• Scarves and bandanas are not recommended, as based on studies they do not provide enough layers to be effective.
TypeCloth Face CoveringDisposable MaskMedical-Grade Surgical MaskN95 Respirator
DescriptionHome-made or commercially manufactured face coverings that are washable and help contain wearer’s respiratory emissionsCommercially manufactured masks help contain wearer’s respiratory emissionsFDA-approved masks to protect the wearer from large droplets and splashes; helps contains wearer’s respiratory emissionsProvide effective respiratory protection from airborne particles and aerosols; helps contain wearer’s respiratory emissions
Intended useRequired for campus community use in all settings (common workspaces, public spaces, hallways, stairwells, elevators, meeting rooms, classrooms, breakrooms, campus outdoor spaces, in restrooms, etc.) Not required when working alone and physical distancing is possible.These masks are reserved for healthcare workers and other approved areas with task-specific hazards determined by OESO.

Use and Care of Face Masks/Coverings

Putting on the face mask/covering

  • Wash hands or use hand sanitizer prior to handling the face mask/covering.
  • Ensure the face mask/covering fits over the nose and under the chin.
  • Situate the face mask/covering properly with nose wire snug against the nose (where applicable).
  • Tie straps behind the head and neck or loop around the ears.
  • Throughout the process: Avoid touching the front of the face mask/covering.

Taking off the face mask/covering

  • Do not touch your eyes, nose or mouth when removing the face mask/covering.
  • When taking off the face mask/covering, loop your finger into the strap and pull the strap away from the ear, or untie the straps.
  • Wash hands immediately after removing.

Disposal of face masks

  • Keep face mask stored in a paper bag when not in use.
  • Disposable face masks must not be used for more than one day and should be placed in a trash receptacle.
  • Dispose of a face mask if it is visibly damaged (e.g., stretched ear loops, torn or punctured materials), dirty or visibly contaminated.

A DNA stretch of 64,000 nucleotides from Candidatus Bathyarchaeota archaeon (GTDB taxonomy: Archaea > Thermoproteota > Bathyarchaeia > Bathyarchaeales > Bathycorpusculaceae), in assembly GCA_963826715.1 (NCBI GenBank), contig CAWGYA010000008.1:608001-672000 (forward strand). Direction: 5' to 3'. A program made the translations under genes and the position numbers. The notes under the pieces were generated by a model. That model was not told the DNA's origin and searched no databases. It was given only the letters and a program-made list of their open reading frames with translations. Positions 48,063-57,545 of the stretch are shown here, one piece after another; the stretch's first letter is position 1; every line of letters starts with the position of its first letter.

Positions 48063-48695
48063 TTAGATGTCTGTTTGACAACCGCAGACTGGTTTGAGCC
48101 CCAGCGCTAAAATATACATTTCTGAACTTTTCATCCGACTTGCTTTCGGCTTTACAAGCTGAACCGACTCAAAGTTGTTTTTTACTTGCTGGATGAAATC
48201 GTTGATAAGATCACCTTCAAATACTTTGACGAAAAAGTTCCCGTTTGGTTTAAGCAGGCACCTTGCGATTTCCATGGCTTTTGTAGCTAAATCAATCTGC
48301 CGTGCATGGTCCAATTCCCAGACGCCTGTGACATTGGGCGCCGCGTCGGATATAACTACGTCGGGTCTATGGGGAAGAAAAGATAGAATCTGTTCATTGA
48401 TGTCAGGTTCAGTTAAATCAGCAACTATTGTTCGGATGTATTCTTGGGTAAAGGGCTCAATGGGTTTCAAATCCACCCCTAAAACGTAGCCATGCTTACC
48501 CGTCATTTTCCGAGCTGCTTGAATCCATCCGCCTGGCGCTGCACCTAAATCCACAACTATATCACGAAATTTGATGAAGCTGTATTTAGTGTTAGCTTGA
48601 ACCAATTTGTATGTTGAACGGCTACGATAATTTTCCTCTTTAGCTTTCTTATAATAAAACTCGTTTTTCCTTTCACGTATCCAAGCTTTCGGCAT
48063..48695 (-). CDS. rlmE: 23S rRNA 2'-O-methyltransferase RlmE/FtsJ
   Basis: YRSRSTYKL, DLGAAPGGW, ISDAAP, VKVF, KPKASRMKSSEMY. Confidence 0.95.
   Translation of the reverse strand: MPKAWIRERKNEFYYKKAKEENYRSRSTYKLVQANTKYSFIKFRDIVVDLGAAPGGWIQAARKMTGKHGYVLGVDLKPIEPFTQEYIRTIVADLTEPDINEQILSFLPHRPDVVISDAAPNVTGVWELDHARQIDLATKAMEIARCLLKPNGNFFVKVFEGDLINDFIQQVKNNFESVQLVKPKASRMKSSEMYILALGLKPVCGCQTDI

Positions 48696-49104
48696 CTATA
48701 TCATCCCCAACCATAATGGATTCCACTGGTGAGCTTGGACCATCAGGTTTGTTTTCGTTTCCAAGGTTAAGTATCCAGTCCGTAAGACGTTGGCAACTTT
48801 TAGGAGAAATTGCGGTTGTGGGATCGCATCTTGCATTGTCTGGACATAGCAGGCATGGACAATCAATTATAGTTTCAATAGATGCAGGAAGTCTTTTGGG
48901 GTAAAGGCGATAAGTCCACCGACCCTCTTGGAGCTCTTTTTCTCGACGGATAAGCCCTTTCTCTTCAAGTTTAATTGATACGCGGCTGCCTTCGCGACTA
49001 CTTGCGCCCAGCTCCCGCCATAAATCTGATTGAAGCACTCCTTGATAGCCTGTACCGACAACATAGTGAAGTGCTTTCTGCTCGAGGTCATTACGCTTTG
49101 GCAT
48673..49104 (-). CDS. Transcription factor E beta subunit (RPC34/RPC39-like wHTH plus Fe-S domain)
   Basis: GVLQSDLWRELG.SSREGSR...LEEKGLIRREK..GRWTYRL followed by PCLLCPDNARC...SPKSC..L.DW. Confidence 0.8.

Care, storage and laundering of cloth face coverings

  • Keep face covering stored in a paper bag when not in use.
  • Cloth face coverings may not be used longer than one day at a time and must be washed after use.
  • Disinfecting method: Launder cloth face coverings with regular laundry detergent before first use and after each shift. (Disposable masks are not washable.)
Gloves

Gloves are not necessary for general use and should not replace good hand hygiene. Washing your hands often with soap and water is considered the best practice for common everyday tasks. Please speak with your supervisor to determine if gloves are necessary.

Goggles/Face Shields

Individuals are not required to wear goggles or face shields as part of general activity on campus. Good hand hygiene and avoiding touching your face are generally sufficient for non-health care environments.

PHYSICAL DISTANCING

Maintaining space between you and others is a best practice according to the CDC and is required on the Vanderbilt campus to avoid exposure to the COVID-19 virus and slow its spread. Because people can spread the virus before they know they are sick, it is important to stay away from others whenever possible, even if you have no symptoms. Physical distancing is especially important for people who are at higher risk. Individuals on campus should follow these physical distancing practices:

  • Stay at least 6 feet (about 2 arms’ length) from other people.
  • Do not gather in groups.
  • Stay out of crowded places and avoid mass gatherings.
COUGHING/SNEEZING HYGIENE